Every year, the IRS issues a list of the top 12 scams and schemes for taxpayers to take caution to avoid. While the first of April marked the annual “April Fools” period, I don’t want you to be fooled by IRS scams. So, while your kids may have played tricks on you this year, here are the top 12 tax scams for you to avoid falling for.
The Dirty Dozen
Number 1: Employee Retention Credit
The Employee Retention Tax Credit (ERC) was a valuable tool during the pandemic to ensure that employers retained employees. While the program no longer exists, employers can still file amended returns to obtain the tax credit if they met the criteria. However, taxpayers should be cautious of organizations seeking to obtain such credit for a fee if they don’t meet the criteria for qualification. Taxpayers should understand that they are ultimately responsible for accurate tax reporting. Therefore, before you file your amended tax return, ensure that you fully understand the qualification criteria for the Employee Retention Tax credit.
Number 2: Email/Text Messages
We are used to getting spam through our email inbox, but the use of text message spam has significantly increased over the last couple of years. Like any scam, it’s important to make sure that you are verifying the sender and not clicking on links. Most communication from the IRS will come through regular mail. Unless you’ve initiated the contact, the IRS does not usually communicate via text message; the exception is the verification code for logging into your Online Account.
Number 3: Online Account Help
The IRS allows taxpayers to access their tax information online through the Online Account portal. The process to set up such an account is fairly straightforward, so it’s likely not necessary for a third party to need to assist you with setting up such an account. If your tax preparer needs access to your account, they can use the IRS E-Service program, which is a separate program for accessing client information. The tax preparer should obtain your permission to access your account through the E-Service program using IRS Form 2848, Power of Attorney, or Form 8821, Tax Information Authorization.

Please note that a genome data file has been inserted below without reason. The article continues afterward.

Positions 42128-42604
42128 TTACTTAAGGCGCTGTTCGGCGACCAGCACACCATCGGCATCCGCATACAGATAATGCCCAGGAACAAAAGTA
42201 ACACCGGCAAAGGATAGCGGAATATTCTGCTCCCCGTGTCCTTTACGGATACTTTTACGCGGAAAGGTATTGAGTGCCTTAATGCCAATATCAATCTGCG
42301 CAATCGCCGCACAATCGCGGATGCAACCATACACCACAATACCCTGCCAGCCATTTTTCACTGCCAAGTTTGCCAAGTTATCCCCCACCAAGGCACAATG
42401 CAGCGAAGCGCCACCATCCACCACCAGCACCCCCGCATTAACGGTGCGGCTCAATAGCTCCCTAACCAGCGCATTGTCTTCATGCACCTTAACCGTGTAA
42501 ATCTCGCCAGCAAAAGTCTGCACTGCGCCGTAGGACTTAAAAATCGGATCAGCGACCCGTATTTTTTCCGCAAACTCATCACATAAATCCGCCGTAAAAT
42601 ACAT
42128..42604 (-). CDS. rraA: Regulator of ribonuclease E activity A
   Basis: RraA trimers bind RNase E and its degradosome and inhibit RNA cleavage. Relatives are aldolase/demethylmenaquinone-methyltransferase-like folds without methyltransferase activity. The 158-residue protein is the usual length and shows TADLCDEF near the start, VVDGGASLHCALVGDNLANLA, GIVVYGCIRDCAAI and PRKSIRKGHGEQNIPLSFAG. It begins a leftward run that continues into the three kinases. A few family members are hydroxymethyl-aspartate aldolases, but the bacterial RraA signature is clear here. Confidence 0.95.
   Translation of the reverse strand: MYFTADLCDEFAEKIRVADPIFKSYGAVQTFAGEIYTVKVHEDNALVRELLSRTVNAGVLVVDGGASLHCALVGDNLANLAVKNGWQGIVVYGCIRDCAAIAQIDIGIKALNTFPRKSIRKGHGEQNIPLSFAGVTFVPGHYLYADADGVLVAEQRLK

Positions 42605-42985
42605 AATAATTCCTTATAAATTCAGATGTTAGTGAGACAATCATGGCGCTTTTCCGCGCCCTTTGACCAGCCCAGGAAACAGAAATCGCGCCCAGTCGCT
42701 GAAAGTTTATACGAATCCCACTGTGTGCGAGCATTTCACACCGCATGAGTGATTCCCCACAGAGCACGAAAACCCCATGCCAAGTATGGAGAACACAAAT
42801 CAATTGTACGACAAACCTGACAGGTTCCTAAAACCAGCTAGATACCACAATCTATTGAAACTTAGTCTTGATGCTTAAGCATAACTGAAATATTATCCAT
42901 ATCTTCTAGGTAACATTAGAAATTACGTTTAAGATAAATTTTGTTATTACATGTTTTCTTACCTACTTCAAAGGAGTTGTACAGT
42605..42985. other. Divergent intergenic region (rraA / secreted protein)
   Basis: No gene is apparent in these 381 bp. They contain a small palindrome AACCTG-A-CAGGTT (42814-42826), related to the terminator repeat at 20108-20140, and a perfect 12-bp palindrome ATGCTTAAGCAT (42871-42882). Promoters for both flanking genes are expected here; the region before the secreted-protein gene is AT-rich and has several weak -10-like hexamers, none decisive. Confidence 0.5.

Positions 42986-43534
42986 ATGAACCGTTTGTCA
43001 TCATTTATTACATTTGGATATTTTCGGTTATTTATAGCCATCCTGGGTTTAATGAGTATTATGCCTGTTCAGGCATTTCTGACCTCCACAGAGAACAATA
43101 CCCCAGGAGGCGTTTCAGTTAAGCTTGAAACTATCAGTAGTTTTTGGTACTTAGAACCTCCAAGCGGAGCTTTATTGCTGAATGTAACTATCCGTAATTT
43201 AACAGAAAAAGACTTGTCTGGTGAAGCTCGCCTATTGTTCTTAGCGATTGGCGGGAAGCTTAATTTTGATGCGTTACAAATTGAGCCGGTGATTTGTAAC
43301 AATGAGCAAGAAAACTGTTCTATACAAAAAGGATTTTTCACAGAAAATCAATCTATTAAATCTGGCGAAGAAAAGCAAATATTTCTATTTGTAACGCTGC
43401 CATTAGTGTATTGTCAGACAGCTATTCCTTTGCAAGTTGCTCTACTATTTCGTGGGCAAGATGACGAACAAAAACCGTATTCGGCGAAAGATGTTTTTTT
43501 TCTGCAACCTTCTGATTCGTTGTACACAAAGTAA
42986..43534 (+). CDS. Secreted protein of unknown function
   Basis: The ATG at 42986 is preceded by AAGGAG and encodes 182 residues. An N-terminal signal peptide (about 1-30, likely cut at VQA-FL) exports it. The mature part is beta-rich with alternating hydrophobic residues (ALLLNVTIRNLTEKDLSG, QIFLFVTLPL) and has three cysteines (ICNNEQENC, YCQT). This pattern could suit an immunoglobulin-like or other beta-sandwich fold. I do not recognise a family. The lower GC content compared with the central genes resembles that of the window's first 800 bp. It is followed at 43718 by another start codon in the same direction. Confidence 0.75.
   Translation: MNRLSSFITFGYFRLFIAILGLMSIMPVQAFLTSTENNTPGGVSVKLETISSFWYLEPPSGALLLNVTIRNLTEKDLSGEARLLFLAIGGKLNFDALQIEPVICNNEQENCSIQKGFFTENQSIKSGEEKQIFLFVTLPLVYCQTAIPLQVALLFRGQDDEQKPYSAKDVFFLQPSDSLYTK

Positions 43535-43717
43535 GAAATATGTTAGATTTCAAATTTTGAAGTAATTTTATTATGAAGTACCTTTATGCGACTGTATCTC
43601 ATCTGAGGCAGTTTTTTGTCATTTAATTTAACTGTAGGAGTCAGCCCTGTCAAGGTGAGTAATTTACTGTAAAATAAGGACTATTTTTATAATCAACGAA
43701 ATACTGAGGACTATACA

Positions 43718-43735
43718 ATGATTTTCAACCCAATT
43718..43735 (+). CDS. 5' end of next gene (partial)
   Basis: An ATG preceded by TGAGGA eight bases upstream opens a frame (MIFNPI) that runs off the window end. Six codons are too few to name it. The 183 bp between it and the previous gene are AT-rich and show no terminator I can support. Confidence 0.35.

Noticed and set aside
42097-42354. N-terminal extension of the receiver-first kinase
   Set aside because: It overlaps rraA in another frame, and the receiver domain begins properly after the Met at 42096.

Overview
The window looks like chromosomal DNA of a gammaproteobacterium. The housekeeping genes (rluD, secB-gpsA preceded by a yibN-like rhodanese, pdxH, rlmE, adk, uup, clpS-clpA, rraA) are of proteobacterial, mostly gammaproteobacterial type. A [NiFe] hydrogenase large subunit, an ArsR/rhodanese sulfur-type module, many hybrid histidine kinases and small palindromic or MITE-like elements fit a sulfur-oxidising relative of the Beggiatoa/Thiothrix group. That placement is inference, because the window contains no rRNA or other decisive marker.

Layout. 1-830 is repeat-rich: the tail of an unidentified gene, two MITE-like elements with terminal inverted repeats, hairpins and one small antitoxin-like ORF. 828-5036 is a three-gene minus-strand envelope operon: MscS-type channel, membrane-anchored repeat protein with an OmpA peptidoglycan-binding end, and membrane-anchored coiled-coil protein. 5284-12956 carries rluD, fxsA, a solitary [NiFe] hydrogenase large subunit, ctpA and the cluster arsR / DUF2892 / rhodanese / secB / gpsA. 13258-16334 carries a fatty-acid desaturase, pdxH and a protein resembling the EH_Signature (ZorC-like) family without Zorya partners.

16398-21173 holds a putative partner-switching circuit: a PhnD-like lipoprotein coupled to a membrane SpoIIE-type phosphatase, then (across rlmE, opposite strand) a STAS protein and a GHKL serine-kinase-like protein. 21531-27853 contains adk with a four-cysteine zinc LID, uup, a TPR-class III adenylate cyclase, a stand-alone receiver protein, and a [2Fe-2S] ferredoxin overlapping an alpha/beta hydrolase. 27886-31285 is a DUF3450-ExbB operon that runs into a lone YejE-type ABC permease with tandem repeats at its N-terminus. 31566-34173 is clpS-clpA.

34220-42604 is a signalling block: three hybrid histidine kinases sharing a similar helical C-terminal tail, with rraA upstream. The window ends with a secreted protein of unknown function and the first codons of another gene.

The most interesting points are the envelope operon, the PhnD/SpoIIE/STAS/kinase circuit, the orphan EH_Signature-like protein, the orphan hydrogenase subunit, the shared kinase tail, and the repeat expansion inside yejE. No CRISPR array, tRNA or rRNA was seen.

Number 4: Fuel Tax Credit
Tax credits allow taxpayers to reduce their tax obligations by using the credit against their calculated tax liability, sometimes resulting in a refund for taxes previously paid. However, most taxpayers are not typically eligible for the fuel tax credit. Taxpayers should make sure that they are asking significant questions from their tax preparer to ensure they understand their eligibility for any tax credits. While a nice refund is good, make sure you understand what steps or actions your tax preparer used to obtain the refund.
Number 5: Fake Charities
Giving to charity is not only the right thing to do but can provide a valuable tax benefit. However, it’s important to ensure that the charity that you’re giving to is a legitimate organization. All charitable organizations, except churches, are usually readily searchable through the IRS’s Tax Exempt Organization Search Tool. Make sure that you are verifying the organization’s information before giving or you might lose your charitable deduction.
Number 6: Shady Tax Preparers
Who you choose to prepare your tax return can have a significant impact on your tax bill. Most good tax return preparers are credentialed by a reputable organization. A tax attorney is usually licensed by the state Supreme Court, a Certified Public Accountant (CPA) is credentialed by a state board of accountancy or related entity and Enrolled Agents are credentialed directly by the Internal Revenue Service. It’s important to choose the right tax preparer because, ultimately, any liability or misinformation submitted on the tax return is the taxpayer’s responsibility, not the tax preparer’s.
Number 7: Tax Advice via Social Media